laborers, government clerks, students, policemen, miners,
domestic servants and even Buddhist monks (most were
from urban areas).
Number of Immigrants
Number of Korean Immigrants
Time Period
Asian Immigration History: the Korean Experience
• Pull factors:
– Like the Japanese and Chinese, Koreans were drawn by
the possibility for economic gain.
– Plantation owners wanted to pit Koreans against an
increasingly organizing Japanese labor force (strike
• Push factors:
– Economic poverty in Korea
– Political motivations
• Japan colonizes Korea in 1910.
• Many Koreans came to the U.S. to flee Japanese
• Many Korean immigrants in early 1900s were
patriots trying to find a way to fight for Korean
independence from Japanese colonial rule.
Asian Immigration History: Korean Women’s Experience
• Early Korean migration already included many women
– Nearly 10% of immigrants between 1903-1906 were
– Many took their wives and children because they were
afraid they would not be able to return to a Korea that
was ruled by Japan.
– Picture Brides:
• “At one time, he might have been tall and handsome, but now he was
toothless and an old man and humped over. When he went for a
haircut, they teased him and called him names (probably because he
had no hair). I was helplessly married now.” Park Soon-ha
Contemporary Asian Immigration
• Importance of the 1965 Immigration Act
– The 1965 Immigration Act dramatically changed the
criteria (or categories) for judging immigration
– Up to 20,000/country were allowed entry per year.
– National origin was no longer a criterion used to
influence immigration chances.
– Because Asian immigration was severely restricted
before 1965, this new act helped many Asian groups
enter America.
Number of Immigrants
Annual Number of Immigrants
China and Hong
From Chinese, Japanese, Koreans to Asian Americans
• What happens to Chinese, Japanese,
Koreans who have been in the United States
for a long time or their entire lives (second
generation and beyond)?
Melting Pot or Salad Bowl
•Melting Pot (Assimilation)
–Discard old identity
–Adopt American culture, tastes and habits
–No longer feel ethnic or close to immigrant identity
•Salad Bowl (Pluralism)
–Maintain “old” culture and identities
–Share common goals of the nation
Asian American Stereotypes in U.S.
• Asian Males portrayed in U.S. media
– Everybody knows kung-fu
– Everybody is good at math
– Sexually harmless
• Asian Females portrayed in U.S. media
– Submissive and quiet (China Doll) vs.
– The “dragon lady”
– Sexually exotic and desirable
Asian American Political Involvement
• Events that galvanized (led to) Asian participation in politics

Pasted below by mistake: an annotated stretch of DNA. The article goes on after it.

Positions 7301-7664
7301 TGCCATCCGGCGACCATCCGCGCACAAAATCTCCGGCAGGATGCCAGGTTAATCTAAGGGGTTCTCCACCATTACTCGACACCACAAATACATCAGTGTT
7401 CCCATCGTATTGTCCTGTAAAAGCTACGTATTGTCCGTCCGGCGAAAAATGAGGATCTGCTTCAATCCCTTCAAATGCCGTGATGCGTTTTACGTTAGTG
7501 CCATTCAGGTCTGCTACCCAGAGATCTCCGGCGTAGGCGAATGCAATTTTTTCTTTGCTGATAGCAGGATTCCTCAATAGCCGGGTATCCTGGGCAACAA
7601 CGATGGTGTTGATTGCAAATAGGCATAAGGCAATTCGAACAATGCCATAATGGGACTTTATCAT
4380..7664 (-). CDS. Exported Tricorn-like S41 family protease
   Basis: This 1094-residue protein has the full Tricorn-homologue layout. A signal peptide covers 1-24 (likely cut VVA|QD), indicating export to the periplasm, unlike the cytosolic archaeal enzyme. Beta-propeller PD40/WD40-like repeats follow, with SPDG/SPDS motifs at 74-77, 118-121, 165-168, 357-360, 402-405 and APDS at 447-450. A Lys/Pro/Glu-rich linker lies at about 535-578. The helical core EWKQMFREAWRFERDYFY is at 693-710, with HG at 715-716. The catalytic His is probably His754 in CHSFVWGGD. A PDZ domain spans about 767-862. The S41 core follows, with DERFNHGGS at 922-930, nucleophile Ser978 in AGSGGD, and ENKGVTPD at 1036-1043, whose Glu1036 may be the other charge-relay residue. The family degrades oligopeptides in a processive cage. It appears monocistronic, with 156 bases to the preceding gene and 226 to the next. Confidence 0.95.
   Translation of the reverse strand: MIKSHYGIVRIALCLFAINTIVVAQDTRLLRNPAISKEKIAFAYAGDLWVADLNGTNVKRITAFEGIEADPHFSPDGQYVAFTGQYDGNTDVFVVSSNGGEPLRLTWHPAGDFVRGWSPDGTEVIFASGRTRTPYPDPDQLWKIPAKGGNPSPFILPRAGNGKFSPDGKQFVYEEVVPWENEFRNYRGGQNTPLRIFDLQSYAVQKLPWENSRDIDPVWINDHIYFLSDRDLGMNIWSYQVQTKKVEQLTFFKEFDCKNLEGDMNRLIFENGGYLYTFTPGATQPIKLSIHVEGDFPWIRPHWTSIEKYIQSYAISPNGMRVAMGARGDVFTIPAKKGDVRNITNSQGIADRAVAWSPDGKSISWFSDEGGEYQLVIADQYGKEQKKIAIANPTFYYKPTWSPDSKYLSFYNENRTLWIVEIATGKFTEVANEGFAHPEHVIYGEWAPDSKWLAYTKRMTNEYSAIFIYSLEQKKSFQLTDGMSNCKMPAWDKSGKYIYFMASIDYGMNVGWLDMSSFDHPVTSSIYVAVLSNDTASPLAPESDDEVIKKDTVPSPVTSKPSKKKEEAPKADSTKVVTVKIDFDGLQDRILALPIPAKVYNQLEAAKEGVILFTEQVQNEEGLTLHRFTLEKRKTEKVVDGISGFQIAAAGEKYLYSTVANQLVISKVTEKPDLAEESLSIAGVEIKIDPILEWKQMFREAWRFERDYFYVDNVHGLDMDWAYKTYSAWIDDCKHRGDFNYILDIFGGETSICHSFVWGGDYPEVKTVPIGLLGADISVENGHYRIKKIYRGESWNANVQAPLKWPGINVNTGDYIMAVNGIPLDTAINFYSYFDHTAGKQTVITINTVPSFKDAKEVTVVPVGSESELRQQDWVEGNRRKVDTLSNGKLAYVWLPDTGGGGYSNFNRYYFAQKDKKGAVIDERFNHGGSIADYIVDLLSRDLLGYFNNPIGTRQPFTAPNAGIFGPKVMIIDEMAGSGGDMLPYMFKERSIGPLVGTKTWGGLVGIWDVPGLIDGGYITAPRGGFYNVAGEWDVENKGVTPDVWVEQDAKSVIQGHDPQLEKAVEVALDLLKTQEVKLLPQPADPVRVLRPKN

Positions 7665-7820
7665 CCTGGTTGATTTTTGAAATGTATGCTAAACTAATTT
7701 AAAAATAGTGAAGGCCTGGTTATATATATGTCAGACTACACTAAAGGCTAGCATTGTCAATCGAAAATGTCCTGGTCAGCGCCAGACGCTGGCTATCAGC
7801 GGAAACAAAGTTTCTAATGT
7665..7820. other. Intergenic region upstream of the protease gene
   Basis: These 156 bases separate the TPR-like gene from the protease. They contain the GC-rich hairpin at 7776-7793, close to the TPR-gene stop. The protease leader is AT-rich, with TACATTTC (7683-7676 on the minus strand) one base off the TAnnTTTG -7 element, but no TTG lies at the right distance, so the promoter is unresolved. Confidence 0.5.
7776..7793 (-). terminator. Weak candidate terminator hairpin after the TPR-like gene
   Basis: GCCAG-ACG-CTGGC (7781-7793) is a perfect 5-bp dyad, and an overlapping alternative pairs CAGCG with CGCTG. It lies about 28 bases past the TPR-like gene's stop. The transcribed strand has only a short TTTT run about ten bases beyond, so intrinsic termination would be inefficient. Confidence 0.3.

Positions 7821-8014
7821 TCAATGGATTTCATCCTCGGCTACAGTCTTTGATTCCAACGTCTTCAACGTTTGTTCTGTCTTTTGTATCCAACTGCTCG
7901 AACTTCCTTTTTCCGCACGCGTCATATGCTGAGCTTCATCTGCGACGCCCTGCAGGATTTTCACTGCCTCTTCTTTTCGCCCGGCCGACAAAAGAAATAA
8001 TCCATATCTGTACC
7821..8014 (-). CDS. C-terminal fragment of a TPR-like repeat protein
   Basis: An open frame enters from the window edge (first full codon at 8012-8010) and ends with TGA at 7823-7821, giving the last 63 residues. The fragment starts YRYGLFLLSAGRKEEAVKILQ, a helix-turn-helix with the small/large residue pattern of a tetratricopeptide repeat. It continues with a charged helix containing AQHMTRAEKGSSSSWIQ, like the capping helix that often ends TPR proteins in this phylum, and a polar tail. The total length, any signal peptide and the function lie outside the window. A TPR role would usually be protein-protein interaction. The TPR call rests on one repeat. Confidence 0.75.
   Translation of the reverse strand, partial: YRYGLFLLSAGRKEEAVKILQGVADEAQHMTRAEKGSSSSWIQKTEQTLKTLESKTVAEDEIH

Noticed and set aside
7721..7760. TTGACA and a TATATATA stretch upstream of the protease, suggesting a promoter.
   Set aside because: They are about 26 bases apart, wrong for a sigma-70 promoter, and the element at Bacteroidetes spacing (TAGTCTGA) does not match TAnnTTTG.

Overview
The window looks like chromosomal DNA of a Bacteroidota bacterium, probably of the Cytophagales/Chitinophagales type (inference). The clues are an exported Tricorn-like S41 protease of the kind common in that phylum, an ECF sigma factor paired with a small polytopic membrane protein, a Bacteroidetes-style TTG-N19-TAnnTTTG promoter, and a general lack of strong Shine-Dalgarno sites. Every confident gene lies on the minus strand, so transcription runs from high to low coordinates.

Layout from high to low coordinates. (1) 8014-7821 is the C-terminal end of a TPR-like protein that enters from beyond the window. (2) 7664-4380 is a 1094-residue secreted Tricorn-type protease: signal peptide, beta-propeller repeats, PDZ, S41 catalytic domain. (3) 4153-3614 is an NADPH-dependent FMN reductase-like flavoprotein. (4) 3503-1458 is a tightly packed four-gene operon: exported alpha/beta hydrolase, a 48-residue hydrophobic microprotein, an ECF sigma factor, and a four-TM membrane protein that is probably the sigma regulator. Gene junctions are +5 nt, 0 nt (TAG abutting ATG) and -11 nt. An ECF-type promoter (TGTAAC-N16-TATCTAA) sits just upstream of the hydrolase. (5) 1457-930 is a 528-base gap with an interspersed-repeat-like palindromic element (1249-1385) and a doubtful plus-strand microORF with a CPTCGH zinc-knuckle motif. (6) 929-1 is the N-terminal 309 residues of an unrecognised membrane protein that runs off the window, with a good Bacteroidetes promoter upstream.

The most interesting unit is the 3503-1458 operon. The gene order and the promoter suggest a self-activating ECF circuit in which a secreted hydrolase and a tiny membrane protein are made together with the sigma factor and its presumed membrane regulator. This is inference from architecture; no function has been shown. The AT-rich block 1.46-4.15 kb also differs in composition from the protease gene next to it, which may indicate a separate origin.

– Vincent Chin case (1982)
• Chinese American laborer murdered by laborers 5 days before his
• Economically motivated – laborers blamed Chin for “taking away
their jobs” – they thought he was Japanese
• Murderers only received 3 years of jail time – very little for the crime
• Became a martyr of the Asian American movement and brought
together various different Asian groups to work together.
– LA Riots (1992)
• After policemen were acquitted for the beating of Rodney King, many
people were upset and began rioting in LA.
• The main business district that was targeted Korea Town.
• Mobilization of Korean War Veterans – because police were not
stopping the rioters in Korea Town (were protecting more affluent
areas like West LA)
Asian American Organizations
Asian American Bar Association
Asian American Journalists Association
Asian Community Mental Health Services
Asian Law Caucus
Asian Professional Exchange
Asian Business Association
Asian Pacific Women’s Center
Asian American Government Executives Network
Asian Family & Community Empowerment Center
Asian American Youth Alliance
Asian American Institute
Asian American Political Association
Etc. . . .
Asian American (bigger) Politicians
• Senator (Hawaii) – Daniel Inouye
• U.S. Assistant Attorney General for Civil Rights – Bill
Lann Lee
• Governor (Washington) – Gary Locke
• Secretary of Labor – Elaine Chao
• Secretary of Transportation – (Norman Mineta)
• Assistant to Secretary of Defense (North Korea mission) –
Philip Yun
Part II
Recent Immigration Debate
Illegal Immigrants in the United States
How big is the problem?
• About 11.5 million undocumented immigrants in the United States
• Each year some 500,000 to a million more enter the country
• Mostly through the US-Mexico borders
• Many are poorly educated, unskilled workers
• For example, much of California's agriculture relies on migrant labor
Why is it so charged?
• Polls suggest that a majority of Americans see illegal
immigration as a very serious problem for the US.
Why is it so charged?
• Polls suggest that a majority of Americans see illegal
immigration as a very serious problem for the US.
• It has also been reflected in the rise of Minutemen groups citizens who have taken it upon themselves to patrol the
US borders and to confront illegal workers in cities around
the US.
Minuteman Movement
Why is it so charged?
• Polls suggest that a majority of Americans see illegal
immigration as a very serious problem for the US.
• It has also been reflected in the rise of Minutemen groups citizens who have taken it upon themselves to patrol the
US borders and to confront illegal workers in cities around
the US.
• Hundreds of thousands of activists marched in California
to protest against plans to criminalize undocumented
“Day without Immigrants”
Stanford, CA
Mountain View, CA
San Jose, CA
What are the key issues?
The enforcement of the country's land borders (how to deal with
undocumented immigrants)
The reform of existing laws on immigration (how to offer a regulated route
into the US for what the business community says are much-needed workers)
Building a wall along the border
The penalties against businesses caught employing illegal migrants
Plans for various guest worker programs
English as a unifying language
The debate
National security
Taking Americans’ jobs
Punish the employers
Have tried amnesty, but it did not work
Human rights and civil rights
American dream
Family ties
Be practical
Guest-worker program
• The history of Asian immigration in the USA
• Melting pot or salad bowl
• Immigration debate

Chinese, Koreans, Japanese Asian Americans: Asian …